Toronto Math Forum
MAT2442013S => MAT244 MathTests => Quiz 5 => Topic started by: Sabrina (Man) Luo on April 03, 2013, 09:12:44 AM

(2) Find an equation of the form H(x,y)=c satisfied by solutions to
\begin{equation*}
\left\{\begin{aligned}
&dx/dt=2x^2y3x^24y,\\
&dy/dt=2xy^2+6xy
\end{aligned}
\right.\end{equation*}

To determine $H(x,y)$, we proceed as follows:
\begin{equation*} \frac{dy}{dx} = \frac{2xy^2 + 6xy}{2x^2y  3x^2  4y} \Longrightarrow (2xy^2  6xy)dx + (2x^2y  3x^2  4y)dy = 0. \end{equation*}
Let $M(x,y) = 2xy^2  6xy$ and $N(x,y) = 2x^2y  3x^2  4y$. It turns out that
\begin{equation*} M_y(x,y) = 4xy  6x = N_x(x,y). \end{equation*}
Thus, the differential equation is exact. Suppose that there is a function $\psi(x,y)$ that satisfies the equations $\psi_x(x,y) = M$ and $\psi_y(x,y) = N$. We have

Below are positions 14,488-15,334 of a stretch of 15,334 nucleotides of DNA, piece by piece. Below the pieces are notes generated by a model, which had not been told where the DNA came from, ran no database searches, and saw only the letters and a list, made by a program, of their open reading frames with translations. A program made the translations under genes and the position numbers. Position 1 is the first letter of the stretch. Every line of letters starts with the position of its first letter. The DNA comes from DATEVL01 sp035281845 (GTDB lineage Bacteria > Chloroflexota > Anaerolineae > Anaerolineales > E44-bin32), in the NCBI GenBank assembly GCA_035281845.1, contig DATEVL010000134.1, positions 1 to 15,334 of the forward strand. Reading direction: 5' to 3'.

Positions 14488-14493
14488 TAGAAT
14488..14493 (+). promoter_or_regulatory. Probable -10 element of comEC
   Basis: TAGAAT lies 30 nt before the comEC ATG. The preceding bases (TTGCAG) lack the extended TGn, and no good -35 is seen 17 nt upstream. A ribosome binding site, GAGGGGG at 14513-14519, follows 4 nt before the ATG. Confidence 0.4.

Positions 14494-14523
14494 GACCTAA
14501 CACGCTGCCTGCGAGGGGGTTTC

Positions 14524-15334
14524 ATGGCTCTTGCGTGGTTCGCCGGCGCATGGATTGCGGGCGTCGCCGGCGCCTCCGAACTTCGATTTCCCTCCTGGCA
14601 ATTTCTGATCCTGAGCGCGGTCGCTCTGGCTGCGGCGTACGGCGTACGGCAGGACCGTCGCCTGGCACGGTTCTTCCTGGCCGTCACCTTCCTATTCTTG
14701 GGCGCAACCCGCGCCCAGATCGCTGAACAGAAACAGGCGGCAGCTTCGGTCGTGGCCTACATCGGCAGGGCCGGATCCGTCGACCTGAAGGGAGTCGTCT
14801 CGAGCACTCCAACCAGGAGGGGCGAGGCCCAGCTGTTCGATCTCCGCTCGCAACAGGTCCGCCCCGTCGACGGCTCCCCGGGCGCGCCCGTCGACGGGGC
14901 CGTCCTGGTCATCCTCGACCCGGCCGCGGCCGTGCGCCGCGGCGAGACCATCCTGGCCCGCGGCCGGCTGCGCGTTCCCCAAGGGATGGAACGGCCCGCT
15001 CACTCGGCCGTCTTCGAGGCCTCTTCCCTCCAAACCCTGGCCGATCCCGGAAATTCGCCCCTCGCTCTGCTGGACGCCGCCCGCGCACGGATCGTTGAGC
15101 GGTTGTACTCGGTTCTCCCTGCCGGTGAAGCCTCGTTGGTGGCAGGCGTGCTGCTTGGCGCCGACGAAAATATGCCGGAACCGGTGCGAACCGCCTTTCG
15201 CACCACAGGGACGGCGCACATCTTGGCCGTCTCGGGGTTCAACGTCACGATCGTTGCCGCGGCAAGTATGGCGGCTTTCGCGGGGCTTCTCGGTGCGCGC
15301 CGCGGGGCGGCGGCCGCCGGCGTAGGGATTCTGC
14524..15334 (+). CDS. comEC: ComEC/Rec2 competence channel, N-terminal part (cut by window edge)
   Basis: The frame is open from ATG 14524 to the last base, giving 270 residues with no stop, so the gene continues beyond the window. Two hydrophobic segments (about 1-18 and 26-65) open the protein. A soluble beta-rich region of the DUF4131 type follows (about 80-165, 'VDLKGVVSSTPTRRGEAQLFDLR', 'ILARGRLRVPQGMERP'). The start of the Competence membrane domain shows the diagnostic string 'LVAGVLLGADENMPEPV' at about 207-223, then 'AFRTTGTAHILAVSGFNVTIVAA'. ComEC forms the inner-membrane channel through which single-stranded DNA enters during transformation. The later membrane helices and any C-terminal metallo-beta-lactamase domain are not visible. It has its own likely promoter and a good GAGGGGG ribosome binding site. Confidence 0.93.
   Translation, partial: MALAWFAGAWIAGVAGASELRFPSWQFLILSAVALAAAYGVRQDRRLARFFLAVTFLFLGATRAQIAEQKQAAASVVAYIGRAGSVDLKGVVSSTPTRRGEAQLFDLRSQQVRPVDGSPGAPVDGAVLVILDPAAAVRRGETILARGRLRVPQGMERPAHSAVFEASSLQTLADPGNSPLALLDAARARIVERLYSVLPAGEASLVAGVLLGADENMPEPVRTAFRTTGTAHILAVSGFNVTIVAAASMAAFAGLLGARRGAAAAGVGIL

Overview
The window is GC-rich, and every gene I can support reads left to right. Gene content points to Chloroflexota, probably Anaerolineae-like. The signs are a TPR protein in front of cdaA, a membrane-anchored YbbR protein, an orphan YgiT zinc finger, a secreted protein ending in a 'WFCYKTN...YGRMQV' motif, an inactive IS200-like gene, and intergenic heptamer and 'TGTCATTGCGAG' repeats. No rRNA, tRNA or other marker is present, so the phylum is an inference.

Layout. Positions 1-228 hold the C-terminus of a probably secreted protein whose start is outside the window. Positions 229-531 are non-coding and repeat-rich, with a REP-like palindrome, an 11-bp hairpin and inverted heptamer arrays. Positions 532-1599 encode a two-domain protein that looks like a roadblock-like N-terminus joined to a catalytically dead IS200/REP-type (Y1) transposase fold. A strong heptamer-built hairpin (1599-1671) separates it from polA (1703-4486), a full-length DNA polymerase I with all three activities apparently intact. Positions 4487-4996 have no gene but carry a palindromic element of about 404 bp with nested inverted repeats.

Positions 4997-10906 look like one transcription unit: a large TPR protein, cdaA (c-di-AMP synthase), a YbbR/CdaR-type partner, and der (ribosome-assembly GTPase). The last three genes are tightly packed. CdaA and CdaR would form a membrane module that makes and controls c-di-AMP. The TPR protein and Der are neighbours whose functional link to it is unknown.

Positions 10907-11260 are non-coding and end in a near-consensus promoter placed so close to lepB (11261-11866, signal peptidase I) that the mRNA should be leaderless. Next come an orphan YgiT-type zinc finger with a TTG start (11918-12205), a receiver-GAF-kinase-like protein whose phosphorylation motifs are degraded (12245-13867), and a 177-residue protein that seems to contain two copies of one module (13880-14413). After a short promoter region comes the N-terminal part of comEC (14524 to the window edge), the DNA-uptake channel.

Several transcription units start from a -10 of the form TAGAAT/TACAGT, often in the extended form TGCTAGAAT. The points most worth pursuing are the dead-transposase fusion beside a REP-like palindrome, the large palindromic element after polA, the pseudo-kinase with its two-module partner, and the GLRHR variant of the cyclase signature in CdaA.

\begin{equation*} \psi_x(x,y) = 2xy^2  6xy \Longrightarrow \psi(x,y) = x^2y^2  3x^2y + g(y). \end{equation*}
Then, we try to determine $g$:
\begin{equation*} \psi_y(x,y) = 2x^2y  3x^2 + g'(y) = 2x^2y  3x^2  4y \Longleftrightarrow g'(y) = 4y \Longrightarrow g(y) = 2y^2. \end{equation*}
We conclude that
\begin{equation*} \psi(x,y) = x^2y^2  3x^2y  2y^2 = c. \end{equation*}
To confirm this, I have attached (1) a stream plot of the system and (2) a contour plot of $H = \psi$.

I already written my solution down on Monday, and I planned to post on Thursday when Professor Ivrii uploaded the questions...
Anyway, I would still like to share how I did this question.

On the plot of Alexander you see unusual equilibrium point (0,0). The reason of its strange appearance (neither center nor saddle) is because it is degenerated critical point of $H(x,y)$ and a lot of funny things can happen then.